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Posted May 23, 2006

Book: The Challenge of the Gospel: Reflections on the Sunday Gospels, Cycle C
Author: Joseph A. Slattery
Alba House. New York. 2006. Pp.150

An Excerpt from the Jacket:

Once again, in this the third and final volume of his thoughtful reflections on the Sunday Gospels, Father Slattery shows how St. Luke - whose writings so dominate the readings for Cycle C - manifests the compassion and love of Jesus for the poor, the downtrodden and the outcasts of this world. As in his other two volumes, Fr. Slattery challenges us to deny ourselves, take up our cross each day and to follow in the footsteps of Jesus. By pointing out the ways in which the Gospel message can and must be lived if it is to bear fruit in our lives and in the world in which we live, he once again afflicts the comfortable and comforts the afflicted in challenging us to take that message to heart and to put it into practice every day. All who consult this volume will find their lives and liturgical worship meaningfully enhanced by a careful consideration and application of the thoughts and sentiments expressed herein. Priests and deacons will likewise find much that will be helpful in their homily preparation.

Ascension of the Lord (Seventh Sunday of Easter)

Is my Christian service more an expression of my own needs than a matter of principle?

All three accounts of the Lord's Ascension in Matthew, Mark and Luke tell of his charge to the disciples to preach the Good News to all nations. The Ascension narrative therefore is not simply about the ending of Jesus' time on earth - it's also about a decisive thrust forward in the lives of his disciples as they receive the charge to continue his work. A window on the world is being opened before them. In Luke's account that we just heart, the disciples are reminded that they are to be witnesses to the Lord's suffering, death and resurrection before all the nations. An essential part of the message of this feast therefore is the directive to Jesus' disciples to be witnesses in all the world. That witness has been proclaimed for the past two thousand years. How successful it has been is something the Lord alone can judge. The official Church directory numbers over one billion Catholics in the world today. But we are aware that what is in people's hearts is a much more reliable criterion of faith and faithfulness than just a head count - and tha is known only to the Lord. However, each one of us can make a judgment in our own case about our personal witness to Jesus, and our own efforts to bring in the Kingdom of God.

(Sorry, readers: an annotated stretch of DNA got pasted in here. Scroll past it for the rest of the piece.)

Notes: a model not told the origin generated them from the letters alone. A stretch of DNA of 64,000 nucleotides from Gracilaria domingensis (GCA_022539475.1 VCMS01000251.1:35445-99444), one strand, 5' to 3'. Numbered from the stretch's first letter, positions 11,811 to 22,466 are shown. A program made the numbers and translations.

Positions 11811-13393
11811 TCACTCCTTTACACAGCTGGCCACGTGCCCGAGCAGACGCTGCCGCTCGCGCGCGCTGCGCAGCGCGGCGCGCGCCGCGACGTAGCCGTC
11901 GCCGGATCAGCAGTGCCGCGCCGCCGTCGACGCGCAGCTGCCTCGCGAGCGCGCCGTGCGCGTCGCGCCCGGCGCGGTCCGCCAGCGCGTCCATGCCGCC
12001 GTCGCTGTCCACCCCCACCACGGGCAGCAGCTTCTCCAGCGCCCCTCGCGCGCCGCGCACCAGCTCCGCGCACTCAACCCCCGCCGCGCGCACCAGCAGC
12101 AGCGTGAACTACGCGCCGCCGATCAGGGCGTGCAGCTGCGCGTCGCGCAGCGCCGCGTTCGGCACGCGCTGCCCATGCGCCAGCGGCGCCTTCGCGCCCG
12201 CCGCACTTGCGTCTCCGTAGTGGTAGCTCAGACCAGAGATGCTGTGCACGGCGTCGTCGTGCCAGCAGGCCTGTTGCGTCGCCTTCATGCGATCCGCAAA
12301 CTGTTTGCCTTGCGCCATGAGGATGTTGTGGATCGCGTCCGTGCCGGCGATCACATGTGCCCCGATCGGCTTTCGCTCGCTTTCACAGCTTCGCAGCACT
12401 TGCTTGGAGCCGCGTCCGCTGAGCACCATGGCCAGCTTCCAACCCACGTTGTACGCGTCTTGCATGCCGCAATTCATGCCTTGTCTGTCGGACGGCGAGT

Many people are involved in Church ministry today, and people seem also to be growing in awareness that the primary task of the laity is to give witness to the Gospel in the market place of day-to-day life - in other words, to transform the society of which we are a part. Is ther any criterion available for evaluating what we do, whether in the area of Church ministry or as witnesses in society at large? No doubt three are a number available, especially having to do with evaluating effectiveness. Here is a different kind of criterion for our reflection today - one having to do, not with the effectiveness of our witness, but with our motivation. We need to purify our motives for ministry, as Jesus himself was called to do when he went out into the desert for forty days, and was tempted to use his position as Son of God for his own benefit.